Final Thoughts

The steel industry in the US, and across much of the developed world, finds itself between two greens. On the one hand is the constant innovation towards sustainable, decarbonized “green” steel. And, on the other, is a more traditional green, the bottom line: money.

The hope is to keep the two aligned, increasing profits while going easy on the environment. SMU just reported that the Biden administration announced a $6-billion decarbonization program. A green wind is definitely blowing through steel. And there is no doubt, especially with widespread adoption of electric-arc furnace (EAF) steelmaking, that the US industry is both leaner and cleaner than in times past. But looking forward, all those EAFs might result in a tug-of-war between the greens, with demand for scrap serving as the rope.

Most EAF sheet mills rely on prime scrap. As of this writing, scrap prices had not settled for March. But you can be sure that they’re not going down. We’ve seen prices jump in flat-rolled steel, and it might be time for scrap to rocket up as well. There are a few near-term factors behind that rise. But further out, a bigger question around tightness could arise. As countries around the world rush to go green and switch to EAFs, where will the scrap come from, and what will happen to the price?

The US has in the past been able to draw scrap from Canada and Mexico. They’re right in our backyard. But Canada’s Algoma Steel is in the midst of switching from blast furnace to EAF steelmaking, and Ternium Mexico is constructing an EAF at its Pesqueria location.

Also, we’ve recently seen both Canadian and Mexican steel associations start grumbling about protecting their domestic industries. Will scrap exports eventually be brought into the mix?

To see that in action, we need look no further than the European Union. SMU recently wrote about US senators hitting back against the EU’s proposed Waste Shipment Regulations. Environmental impact was cited as the motivation behind the regulation. In practice, the proposed rules would result in restrictions on EU scrap exports.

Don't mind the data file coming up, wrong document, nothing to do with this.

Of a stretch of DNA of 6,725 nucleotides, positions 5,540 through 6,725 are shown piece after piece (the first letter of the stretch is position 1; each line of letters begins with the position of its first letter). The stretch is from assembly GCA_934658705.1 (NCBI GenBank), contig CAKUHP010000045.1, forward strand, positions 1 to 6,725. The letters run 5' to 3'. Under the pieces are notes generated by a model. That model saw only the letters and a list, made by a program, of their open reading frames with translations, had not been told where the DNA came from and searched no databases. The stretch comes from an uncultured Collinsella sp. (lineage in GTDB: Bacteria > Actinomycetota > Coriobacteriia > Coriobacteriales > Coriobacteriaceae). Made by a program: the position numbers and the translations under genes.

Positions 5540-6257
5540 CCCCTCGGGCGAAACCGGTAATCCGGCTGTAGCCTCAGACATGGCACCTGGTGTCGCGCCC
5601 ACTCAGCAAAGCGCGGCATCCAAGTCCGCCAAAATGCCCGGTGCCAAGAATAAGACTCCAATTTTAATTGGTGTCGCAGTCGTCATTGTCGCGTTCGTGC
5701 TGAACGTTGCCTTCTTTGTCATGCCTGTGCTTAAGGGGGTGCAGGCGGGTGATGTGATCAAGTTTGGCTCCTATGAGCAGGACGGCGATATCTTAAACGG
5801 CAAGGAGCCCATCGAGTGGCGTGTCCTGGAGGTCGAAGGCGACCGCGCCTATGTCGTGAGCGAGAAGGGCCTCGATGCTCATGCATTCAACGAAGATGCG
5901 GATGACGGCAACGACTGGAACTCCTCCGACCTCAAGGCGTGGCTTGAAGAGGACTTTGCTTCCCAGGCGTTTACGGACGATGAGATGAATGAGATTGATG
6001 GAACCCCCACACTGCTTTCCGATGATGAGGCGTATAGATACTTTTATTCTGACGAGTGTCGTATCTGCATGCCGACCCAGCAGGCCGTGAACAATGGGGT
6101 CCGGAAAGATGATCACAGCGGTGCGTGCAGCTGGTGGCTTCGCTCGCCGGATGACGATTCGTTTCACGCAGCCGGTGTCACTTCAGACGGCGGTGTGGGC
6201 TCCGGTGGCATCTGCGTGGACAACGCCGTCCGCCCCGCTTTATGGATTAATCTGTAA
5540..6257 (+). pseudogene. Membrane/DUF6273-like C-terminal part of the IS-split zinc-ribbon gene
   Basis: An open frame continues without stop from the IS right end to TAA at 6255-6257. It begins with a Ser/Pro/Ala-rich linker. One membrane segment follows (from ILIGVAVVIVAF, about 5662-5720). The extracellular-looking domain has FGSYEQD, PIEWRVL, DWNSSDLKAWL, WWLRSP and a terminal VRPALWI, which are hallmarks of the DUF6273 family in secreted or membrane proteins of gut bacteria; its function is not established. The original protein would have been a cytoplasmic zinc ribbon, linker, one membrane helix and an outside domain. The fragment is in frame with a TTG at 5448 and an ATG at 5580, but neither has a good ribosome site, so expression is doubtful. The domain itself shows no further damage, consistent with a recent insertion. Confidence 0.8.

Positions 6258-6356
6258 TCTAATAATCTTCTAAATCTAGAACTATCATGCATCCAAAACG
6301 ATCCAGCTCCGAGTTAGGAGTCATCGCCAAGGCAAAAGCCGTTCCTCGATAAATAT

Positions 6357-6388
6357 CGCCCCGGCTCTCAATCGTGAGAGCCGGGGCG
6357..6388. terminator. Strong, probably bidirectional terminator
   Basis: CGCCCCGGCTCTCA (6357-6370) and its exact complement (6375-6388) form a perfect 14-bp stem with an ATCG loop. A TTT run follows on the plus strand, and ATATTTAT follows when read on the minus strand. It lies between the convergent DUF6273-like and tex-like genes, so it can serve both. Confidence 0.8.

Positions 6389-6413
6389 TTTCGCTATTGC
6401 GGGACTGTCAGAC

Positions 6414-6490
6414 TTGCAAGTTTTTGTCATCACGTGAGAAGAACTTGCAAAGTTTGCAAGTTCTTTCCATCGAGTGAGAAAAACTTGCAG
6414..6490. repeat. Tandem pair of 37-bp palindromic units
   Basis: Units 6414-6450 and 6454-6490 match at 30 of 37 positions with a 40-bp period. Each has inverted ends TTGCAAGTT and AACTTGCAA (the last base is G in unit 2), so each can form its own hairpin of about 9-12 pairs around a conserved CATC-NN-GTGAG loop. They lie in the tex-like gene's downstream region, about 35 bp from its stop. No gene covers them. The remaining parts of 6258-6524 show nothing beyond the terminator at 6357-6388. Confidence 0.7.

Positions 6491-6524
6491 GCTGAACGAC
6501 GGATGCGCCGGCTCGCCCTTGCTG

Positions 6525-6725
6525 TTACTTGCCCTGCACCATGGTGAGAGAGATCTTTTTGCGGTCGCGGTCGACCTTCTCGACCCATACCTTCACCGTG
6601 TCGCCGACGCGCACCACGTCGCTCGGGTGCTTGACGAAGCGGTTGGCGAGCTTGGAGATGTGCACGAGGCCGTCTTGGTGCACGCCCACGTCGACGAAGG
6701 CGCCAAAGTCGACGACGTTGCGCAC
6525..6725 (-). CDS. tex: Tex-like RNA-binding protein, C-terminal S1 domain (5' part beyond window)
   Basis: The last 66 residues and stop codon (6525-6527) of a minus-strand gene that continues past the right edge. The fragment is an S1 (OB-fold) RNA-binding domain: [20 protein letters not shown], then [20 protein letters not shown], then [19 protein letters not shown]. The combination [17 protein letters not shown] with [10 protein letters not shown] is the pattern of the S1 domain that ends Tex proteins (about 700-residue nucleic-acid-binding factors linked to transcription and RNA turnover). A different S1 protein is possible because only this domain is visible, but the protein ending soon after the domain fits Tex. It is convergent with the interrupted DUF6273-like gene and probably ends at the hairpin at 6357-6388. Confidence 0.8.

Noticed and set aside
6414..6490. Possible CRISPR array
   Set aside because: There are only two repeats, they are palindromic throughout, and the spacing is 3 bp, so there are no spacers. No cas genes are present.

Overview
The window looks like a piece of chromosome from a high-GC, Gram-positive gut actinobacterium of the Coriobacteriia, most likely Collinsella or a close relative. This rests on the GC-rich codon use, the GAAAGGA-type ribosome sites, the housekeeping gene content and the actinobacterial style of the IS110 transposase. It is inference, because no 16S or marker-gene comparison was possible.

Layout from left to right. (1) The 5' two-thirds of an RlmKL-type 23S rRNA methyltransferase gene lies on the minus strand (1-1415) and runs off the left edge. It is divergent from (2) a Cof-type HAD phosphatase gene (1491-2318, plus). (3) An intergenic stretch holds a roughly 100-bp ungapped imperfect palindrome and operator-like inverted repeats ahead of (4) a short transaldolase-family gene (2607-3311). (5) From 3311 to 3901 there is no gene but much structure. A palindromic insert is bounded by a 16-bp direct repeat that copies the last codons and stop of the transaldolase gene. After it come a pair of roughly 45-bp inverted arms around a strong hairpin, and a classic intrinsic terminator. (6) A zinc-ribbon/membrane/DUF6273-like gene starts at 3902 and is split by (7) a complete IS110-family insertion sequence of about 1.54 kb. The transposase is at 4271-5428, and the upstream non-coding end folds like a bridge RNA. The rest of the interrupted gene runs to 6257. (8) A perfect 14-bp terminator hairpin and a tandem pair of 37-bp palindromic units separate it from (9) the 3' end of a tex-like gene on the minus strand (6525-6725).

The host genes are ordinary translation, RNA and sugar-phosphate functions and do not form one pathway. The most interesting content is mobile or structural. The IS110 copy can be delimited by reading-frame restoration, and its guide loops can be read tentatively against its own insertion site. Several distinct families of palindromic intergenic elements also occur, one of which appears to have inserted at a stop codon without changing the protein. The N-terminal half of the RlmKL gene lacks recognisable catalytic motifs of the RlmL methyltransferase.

As events like the war in Ukraine have shown, globalization is fragile. Add to that a protectionist sentiment around the world at the moment. The free flow of goods is no longer the unquestioned certainty it was in the pre-pandemic world. 

So in this new arena an analogy could be made with electric vehicles (EVs). If you snapped your fingers and everyone had one, where does the extra electricity come from? Likewise, if every mill in the world becomes an EAF, where would we find all the scrap? Especially if new trade barriers have sprouted up. Of course, iron is MUCH more abundant than battery materials like cobalt, but the basic point about supply remains.

Fortunately, mills don’t have their eggs all in one basket. Alternatives include direct-reduced iron (DRI) and hot-briquetted iron (HBI) as well as pig iron. On the DRI front, Essar Group just announced increased investment in Mesabi Metallics in Minnesota, and both Cleveland-Cliffs and US Steel have interests in the region as well. We all know Russian and Ukrainian pig iron are effectively gone from the US market these days. But alternatives – not only Brazil but also China, Chile and Canada – have been found.

For the moment, prime scrap is still the most popular game in town. Will innovation swoop in before a squeeze comes? Or do you think there will somehow be enough scrap to go around?

Here at SMU we’re interested to know how you see this issue developing in the future—whether at the mills or all along the supply chain. And, more generally, do you see green (CO2) vs. green ($$$) as antagonists, or are they happily working together?

By Ethan Bernard,

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